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The following part from Barack Obama's Dreams from My Father I cannot understand and it relates to history and some figures. These people, per my Wiki search, were influential in literature; but the context Obama used for them eludes me:

But there was no escape to be had. In every page of every book, in Bigger Thomas and invisible men, I kept finding the same anguish, the same doubt; a self-contempt that neither irony nor intellect seemed able to deflect. Even DuBois’s learning and Baldwin’s love and Langston’s humor eventually succumbed to its corrosive force, each man finally forced to doubt art’s redemptive power, each man finally forced to withdraw, one to Africa, one to Europe, one deeper into the bowels of Harlem, but all of them in the same weary flight, all of them exhausted, bitter men, the devil at their heels

Obama says that it has something to do with their unsuccessful ends?

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  • W.E.B. DuBois, James Baldwin, and Langston Hughes are all celebrated American authors who were black and wrote about race. It looks like Obama is saying that all three authors believed, early in their careers, that their writing could help effect change, and they lost their faith in that as their careers wore on, and became bitter and disillusioned, and withdrew from public life. I haven't read the book though, so might be missing some context.
    – Torisuda
    Jul 16 '20 at 23:47
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Obama is referring to there significant intellectual or artistic figures. Each one had previously believed in the power of their conviction and what they could accomplish, but with time they were worn down by focusing on the negative aspects of being African American, rather than a strong and empowering sense of identity.

Placing this within the context of Obama's life at this point, he is searching for a way to understand his own social (and racial) identity. He turns to these famous texts to understand himself, but finds they focus on the problems of being African American (the "corrosive force" and "self-contempt" that he mentions), rather than the positive sense of strength that he needs.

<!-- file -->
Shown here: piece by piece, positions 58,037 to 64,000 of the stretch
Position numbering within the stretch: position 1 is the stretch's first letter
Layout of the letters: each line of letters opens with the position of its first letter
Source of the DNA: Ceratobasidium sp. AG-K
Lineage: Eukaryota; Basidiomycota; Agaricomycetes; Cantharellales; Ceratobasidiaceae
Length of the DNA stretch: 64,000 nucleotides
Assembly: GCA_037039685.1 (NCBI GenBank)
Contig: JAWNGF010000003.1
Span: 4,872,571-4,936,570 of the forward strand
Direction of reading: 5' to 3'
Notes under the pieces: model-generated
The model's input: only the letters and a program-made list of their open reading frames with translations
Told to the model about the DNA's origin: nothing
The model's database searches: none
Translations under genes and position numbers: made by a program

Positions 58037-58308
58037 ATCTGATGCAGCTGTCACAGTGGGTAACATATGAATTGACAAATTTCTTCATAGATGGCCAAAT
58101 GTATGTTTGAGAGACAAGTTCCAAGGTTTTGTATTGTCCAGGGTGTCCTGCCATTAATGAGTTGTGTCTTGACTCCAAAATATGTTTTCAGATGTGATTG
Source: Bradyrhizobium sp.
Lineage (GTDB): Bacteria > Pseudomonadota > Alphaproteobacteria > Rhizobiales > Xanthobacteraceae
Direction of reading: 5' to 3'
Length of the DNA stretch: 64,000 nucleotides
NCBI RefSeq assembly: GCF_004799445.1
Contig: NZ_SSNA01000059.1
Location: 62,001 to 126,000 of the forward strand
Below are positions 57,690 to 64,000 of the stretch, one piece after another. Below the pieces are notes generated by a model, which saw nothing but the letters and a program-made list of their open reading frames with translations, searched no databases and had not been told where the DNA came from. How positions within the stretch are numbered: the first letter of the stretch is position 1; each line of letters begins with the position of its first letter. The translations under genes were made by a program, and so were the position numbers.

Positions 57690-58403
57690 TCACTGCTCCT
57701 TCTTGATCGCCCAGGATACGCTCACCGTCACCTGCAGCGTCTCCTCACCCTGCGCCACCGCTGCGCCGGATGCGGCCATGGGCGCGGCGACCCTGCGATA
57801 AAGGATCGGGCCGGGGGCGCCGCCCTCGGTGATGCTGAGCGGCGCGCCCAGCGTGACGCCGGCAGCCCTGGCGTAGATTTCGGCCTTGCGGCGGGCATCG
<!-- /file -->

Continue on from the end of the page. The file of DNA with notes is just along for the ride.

James Baldwin was a famous African American and gay author. Many of his stories include themes of self acceptance in the face of strong social forces. Eventually, he left the United States to live in France to avoid the racism and homophobia had experienced.

Langston Hughes was a poet. He grew up in the midwest (Kansas) and spent his younger years traveling. Many of his poems and other works are based on his travels, as well as his cosmpolitan interest in the Black experience across the world. Later he would life almost entirely in Harlem as a part of the Harlem Renaissance.

Du Bois was an intellectual and social scientist who, among many other things, helped found the NAACP. Especially in his early speeches and writings, he emphasizes the need for full civil, social, educational, economic, and other rights for African Americans. Later in life, he would leave the NAACP and instead advocate for compromises, but not authentic acceptance of African Americans in society (such as "separate but equal" policies). Near the end of his life he left America entirely to live in Ghana.

Obama contrasts all three with Malcolm X, who he felt embraced this identity as a positive creative force:

Only Malcolm X's autobiography seemed to offer something different. His repeated acts of self creation spoke to me; the blunt poetry of his words, his unadorned insistence on respect, promised a new and uncompromising order, martial in its discipline, forged through sheer will.

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    Also: Bigger Thomas is the protagonist of Black author Richard Wright's Native Son. "[I]nvisible men" is a reference to Black author Ralph Ellison's Invisible Man.
    – shoover
    Feb 8 at 19:44
  • Langston Hughes was gay as well.
    – verbose
    Feb 9 at 18:02

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